Step 1 (Play with a tape or a video camera)
Record your speech under different circumstances: reading a newspaper or a book; talking to yourself or children, talking with a friend, sharing something in a small group, talking to a “senior” on phone, telling a joke etc. Arrange these in an order from easy to difficult tasks, before starting (this is very important). Begin with the most comfortable situation, like reading alone. Use a simple cell-phone with camera or a proper video-camera on a tripod, whichever is convenient and available. If possible, try and capture the facial expressions and the body language as well.
For the first few minutes, you might be too conscious of the recording but later you will get used to it and speak in your regular style. So let the recording be long enough, 10 minutes or more. If you are using the phone camera, you may request a friend to help. If this friend is a PWS, all the better. Essentially it can be anyone you trust. Save all the recordings, if possible, on a computer.
Replay the recording- listen to your speech (words, nuances, volume, pitch etc.), study your body language, facial expressions, hands etc. Review these even in those moments when you are speaking fluently. Compare this, with those moments when you are having a little hesitation or a big difficulty. As a listener now, try to guess how you are coming through as a speaker. Confident? Comfortable with yourself and the subject? Enjoying every moment of it? Or in a hurry to finish? Based on what you see and hear, try to guess, and feel, your emotional states as you were speaking those words.
Replay the moments when you think you were not very comfortable. Pause & replay the tape frequently to see and hear: did your pitch go up as you came across a 'difficult' word? Was there a struggle to push out a difficult sound? Did your lips press together with greater force and for longer duration than you would normally expect? Did your head go back? Hand jerked? Eyebrows went up? Record your observations in a diary. Make this list as exhaustive as possible. Remember, whatever you note down here is what you can finally change. Whatever you ignore, will stay with you- unfortunately. So be very honest and brave.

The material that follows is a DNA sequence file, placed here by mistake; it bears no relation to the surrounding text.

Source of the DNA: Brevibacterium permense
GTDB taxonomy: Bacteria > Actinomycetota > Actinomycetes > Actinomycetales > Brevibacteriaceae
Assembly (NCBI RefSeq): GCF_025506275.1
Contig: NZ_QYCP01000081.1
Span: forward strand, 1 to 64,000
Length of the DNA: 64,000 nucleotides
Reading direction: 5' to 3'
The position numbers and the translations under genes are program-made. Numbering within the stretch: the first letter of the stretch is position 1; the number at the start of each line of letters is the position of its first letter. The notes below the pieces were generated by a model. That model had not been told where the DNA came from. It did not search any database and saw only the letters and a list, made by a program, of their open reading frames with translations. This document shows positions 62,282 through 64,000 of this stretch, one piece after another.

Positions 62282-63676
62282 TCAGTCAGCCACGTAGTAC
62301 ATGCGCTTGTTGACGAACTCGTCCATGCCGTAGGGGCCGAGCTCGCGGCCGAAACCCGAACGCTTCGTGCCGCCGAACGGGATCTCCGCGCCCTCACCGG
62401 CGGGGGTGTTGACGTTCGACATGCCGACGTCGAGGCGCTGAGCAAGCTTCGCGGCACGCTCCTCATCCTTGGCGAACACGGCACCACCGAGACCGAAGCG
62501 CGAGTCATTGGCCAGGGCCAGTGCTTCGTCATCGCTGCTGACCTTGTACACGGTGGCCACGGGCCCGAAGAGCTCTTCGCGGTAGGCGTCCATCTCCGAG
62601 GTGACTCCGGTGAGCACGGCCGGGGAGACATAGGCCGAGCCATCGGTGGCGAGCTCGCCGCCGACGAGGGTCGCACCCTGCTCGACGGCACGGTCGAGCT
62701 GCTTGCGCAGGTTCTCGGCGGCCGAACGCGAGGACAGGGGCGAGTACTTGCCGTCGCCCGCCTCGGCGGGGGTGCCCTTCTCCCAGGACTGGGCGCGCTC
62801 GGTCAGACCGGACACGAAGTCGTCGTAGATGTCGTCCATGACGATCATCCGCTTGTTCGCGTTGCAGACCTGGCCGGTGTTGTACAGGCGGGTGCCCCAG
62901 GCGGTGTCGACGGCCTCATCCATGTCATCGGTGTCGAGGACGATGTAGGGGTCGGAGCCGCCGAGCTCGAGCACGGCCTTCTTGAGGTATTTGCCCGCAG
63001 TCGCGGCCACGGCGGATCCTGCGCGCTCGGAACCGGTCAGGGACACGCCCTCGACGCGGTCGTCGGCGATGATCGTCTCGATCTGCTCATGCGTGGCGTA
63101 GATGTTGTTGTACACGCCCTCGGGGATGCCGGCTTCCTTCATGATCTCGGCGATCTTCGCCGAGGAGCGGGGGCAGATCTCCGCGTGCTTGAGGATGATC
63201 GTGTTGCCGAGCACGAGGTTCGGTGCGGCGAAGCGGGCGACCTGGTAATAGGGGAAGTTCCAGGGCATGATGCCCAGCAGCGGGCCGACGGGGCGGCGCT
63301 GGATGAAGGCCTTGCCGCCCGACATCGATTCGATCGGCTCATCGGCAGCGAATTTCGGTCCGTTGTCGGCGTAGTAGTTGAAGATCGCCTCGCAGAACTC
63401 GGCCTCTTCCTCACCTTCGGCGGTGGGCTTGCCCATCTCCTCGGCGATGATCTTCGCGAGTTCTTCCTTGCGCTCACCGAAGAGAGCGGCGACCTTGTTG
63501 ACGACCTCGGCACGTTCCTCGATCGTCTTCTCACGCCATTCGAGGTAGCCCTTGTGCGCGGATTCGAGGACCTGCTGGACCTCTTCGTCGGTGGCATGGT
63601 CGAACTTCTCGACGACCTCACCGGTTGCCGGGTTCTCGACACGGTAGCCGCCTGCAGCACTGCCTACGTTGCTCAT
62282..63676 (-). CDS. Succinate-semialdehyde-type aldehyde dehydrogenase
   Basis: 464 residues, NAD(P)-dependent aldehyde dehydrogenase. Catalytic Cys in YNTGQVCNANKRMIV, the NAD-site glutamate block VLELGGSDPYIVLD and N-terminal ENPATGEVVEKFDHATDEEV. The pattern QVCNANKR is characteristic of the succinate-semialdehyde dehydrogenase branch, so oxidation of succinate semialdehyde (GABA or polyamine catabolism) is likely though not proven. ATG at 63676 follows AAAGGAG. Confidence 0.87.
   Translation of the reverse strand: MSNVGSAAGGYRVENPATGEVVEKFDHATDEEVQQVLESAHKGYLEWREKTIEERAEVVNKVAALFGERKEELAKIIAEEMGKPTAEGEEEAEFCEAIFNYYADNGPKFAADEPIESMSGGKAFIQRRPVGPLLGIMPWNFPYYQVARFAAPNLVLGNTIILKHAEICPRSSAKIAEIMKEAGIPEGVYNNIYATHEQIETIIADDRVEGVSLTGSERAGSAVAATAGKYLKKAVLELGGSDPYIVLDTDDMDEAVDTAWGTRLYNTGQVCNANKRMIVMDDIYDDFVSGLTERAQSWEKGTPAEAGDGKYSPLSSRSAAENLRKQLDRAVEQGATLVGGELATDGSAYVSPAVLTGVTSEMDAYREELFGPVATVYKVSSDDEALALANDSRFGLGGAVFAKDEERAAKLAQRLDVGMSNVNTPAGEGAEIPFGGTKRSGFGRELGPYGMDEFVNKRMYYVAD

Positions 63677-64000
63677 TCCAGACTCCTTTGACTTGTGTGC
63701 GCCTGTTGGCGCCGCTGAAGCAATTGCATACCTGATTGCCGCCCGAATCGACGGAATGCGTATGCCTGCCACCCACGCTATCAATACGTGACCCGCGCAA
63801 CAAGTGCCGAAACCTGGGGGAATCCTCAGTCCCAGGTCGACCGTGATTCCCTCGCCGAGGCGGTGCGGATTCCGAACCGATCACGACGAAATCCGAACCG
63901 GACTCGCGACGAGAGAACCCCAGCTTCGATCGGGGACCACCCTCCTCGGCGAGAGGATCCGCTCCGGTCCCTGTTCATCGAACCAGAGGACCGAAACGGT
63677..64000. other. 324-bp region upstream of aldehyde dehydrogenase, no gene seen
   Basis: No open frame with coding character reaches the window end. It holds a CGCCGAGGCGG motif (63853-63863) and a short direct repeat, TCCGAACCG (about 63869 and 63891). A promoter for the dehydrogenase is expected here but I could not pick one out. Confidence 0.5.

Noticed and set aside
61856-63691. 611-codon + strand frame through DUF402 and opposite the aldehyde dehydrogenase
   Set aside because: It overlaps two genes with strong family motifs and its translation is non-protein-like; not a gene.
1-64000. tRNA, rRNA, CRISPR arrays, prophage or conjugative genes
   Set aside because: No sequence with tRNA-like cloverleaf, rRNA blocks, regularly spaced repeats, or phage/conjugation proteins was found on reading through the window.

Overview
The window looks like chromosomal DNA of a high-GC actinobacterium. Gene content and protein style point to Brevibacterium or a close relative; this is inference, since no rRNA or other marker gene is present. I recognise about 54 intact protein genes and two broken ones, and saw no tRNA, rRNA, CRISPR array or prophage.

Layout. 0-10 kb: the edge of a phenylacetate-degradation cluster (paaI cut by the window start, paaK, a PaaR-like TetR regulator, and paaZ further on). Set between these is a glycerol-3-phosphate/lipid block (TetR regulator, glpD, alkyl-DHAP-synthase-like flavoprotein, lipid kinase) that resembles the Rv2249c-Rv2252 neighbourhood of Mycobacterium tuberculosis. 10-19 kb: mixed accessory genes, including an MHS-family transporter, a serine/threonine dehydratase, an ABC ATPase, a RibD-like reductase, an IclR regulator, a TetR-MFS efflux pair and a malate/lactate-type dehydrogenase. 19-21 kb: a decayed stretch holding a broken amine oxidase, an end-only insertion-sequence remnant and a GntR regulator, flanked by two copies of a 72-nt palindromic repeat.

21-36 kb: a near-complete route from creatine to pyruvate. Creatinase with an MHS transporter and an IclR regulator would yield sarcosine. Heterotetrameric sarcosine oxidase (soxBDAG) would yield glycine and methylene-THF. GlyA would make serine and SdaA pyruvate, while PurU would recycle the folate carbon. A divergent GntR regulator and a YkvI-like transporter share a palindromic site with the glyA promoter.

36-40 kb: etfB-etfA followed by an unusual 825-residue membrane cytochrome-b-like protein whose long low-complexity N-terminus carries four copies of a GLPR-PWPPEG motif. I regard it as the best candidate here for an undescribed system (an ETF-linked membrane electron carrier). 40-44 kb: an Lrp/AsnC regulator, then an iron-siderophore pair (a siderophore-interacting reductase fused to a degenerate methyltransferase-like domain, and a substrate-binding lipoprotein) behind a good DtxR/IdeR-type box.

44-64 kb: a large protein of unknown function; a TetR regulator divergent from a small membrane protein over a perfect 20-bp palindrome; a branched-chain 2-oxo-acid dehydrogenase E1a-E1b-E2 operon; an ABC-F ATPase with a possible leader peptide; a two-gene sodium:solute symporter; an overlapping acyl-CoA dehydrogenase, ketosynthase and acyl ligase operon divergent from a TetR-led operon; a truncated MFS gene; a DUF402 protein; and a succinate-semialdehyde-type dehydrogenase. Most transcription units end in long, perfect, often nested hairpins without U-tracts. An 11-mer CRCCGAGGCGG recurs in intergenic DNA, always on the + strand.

Review these recordings over a long period: 3-6 months and try to note down, what you do differently, in the moments of difficulty as opposed to when you are speaking fluently. It will be even more useful, if you could review these tapes with a trusted friend or a recovering stutterer. You could go a step further and fake your stutter while alone- and stay in that moment for a couple of minutes- to know what it actually feels like, in mouth, in body and in mind. In other words- consciously reproduce a moment of your stuttering and hold it (freeze) there: My name is S-------------achin. I live in K-k-k-k.....Kanpur. etc. This is Voluntary Stuttering and an important tool of knowing your stammer and overcoming it. Yes, it is not meant for weak hearts and should be attempted only after 3-4 months of starting on this path.
If you could do it in a normal conversation with a pet, children and friends (in this order), you would even discover unique emotions associated with your stuttering, but completely unknown to you till then; buried deep in your core. So, later on, when you start to deal with your stutter, you address not only what your mouth does, but also what your mind and your emotions do in those moments of difficulties.
Meet other PWS, read their posts on chat groups, their biographies on the web. While reading, try to compare your life with theirs; your observations with theirs; your problem-solving approaches with theirs. This will help you to understand that:
- Your experiences as PWS are not unique even though you sincerely thought so!
- Your responses to your problems are also not unique.
You can learn form their experiments. Knowing your 'speech' is not enough; you must know yourself as a total human being: your attitude towards life, relationships, responsibilities, career, recreation, creativity - and how these have been influenced by your speech; your deepest fears and aspirations. One way is to meet others on the same path and compare notes and the second complimentary path is diving within yourself: sitting quiet and reviewing your life, contemplation, meditation. Vipassana meditation has helped some people in this regard. Read more about it later in this manual.